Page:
Drop in Children's Milk Intake Not Tied to Sweet Drink Intake

Significant, positive correlation between changes in milk and juice intake from fifth to eighth grade

THURSDAY, July 19 (HealthDay News) -- Decreased milk consumption in children from fifth grade to eighth grade is not associated with changes in sweetened-beverage consumption, according to a study published online July 18 in the Journal of the Academy of Nutrition and Dietetics.

Reena Oza-Frank, Ph.D., R.D., from the Nationwide Children's Hospital in Columbus, Ohio, and colleagues used data from 2004 and 2007 for 7,445 children from the Early Childhood Longitudinal Survey-Kindergarten Cohort. Changes in sweetened-beverage, milk, and 100-percent-juice consumption were examined when most children were in fifth and eighth grade.

The researchers found that children's milk consumption decreased between fifth and eighth grade, with larger decreases seen among children who drank sweetened beverages daily. Changes in children's milk consumption were not significantly related to changes in their consumption of sweetened beverages over time, after adjustment for demographic characteristics. However, there was a significant positive correlation between changes in milk consumption and changes in juice consumption.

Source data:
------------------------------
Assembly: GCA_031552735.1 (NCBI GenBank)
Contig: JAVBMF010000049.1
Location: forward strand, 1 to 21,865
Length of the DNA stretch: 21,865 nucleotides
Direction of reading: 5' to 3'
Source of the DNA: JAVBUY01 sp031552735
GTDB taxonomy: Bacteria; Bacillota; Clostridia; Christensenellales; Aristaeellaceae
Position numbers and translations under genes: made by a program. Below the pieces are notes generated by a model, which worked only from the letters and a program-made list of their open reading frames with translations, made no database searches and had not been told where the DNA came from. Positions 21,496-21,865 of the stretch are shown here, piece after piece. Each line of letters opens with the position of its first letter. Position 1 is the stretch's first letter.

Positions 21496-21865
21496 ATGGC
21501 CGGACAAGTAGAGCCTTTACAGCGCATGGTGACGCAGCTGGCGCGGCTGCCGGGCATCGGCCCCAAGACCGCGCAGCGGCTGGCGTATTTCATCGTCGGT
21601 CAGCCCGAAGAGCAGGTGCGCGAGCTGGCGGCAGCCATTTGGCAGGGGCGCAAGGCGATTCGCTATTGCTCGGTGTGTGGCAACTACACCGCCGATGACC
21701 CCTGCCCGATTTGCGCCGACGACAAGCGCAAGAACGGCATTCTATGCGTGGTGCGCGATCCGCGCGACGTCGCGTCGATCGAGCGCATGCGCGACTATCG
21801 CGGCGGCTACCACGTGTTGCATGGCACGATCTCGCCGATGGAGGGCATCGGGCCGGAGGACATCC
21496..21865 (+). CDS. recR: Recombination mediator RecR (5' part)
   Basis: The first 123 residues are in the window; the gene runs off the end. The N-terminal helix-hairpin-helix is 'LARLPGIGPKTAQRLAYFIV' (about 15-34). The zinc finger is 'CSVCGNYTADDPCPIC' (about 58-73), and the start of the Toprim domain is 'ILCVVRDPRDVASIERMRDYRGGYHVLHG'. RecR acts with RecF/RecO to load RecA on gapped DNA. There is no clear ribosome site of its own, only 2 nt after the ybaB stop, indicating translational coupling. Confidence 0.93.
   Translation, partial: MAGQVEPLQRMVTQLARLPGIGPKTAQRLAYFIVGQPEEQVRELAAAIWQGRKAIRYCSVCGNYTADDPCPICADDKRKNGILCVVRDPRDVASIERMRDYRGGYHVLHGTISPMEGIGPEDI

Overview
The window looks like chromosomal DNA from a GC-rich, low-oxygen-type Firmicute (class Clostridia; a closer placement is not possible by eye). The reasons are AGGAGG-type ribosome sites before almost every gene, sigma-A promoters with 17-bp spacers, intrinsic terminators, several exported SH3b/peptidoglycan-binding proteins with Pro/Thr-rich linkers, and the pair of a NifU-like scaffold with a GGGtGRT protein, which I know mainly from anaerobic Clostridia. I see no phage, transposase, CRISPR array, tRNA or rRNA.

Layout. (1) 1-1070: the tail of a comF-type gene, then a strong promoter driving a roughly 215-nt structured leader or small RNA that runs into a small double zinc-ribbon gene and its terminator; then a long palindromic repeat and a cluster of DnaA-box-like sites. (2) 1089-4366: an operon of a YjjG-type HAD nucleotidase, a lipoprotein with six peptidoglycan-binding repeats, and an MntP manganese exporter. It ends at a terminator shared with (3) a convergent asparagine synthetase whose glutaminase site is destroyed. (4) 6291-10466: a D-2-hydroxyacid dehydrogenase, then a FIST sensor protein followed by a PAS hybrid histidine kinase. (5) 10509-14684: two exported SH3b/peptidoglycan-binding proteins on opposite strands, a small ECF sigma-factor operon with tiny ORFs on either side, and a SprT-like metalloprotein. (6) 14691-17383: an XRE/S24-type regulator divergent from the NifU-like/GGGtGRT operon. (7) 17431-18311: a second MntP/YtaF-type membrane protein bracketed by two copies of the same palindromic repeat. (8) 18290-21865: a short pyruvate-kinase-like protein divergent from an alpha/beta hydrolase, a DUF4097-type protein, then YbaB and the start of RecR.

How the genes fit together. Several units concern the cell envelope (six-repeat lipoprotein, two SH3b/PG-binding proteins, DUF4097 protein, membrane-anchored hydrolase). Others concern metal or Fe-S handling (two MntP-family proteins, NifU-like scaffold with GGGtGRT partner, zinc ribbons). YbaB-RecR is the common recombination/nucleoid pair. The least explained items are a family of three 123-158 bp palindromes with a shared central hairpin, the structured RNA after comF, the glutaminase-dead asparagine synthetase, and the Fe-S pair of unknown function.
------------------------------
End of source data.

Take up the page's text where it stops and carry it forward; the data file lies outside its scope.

"Observed decreases in average milk consumption from fifth to eighth grade were not related to changes in sweetened-beverage consumption. They were positively related to changes in fruit juice consumption, so not indicating displacement," the authors write. "Caloric beverages generally tended to increase or decrease in tandem, so focus must be placed on their role in children's entire diet and on balancing them with food and total beverage intake."

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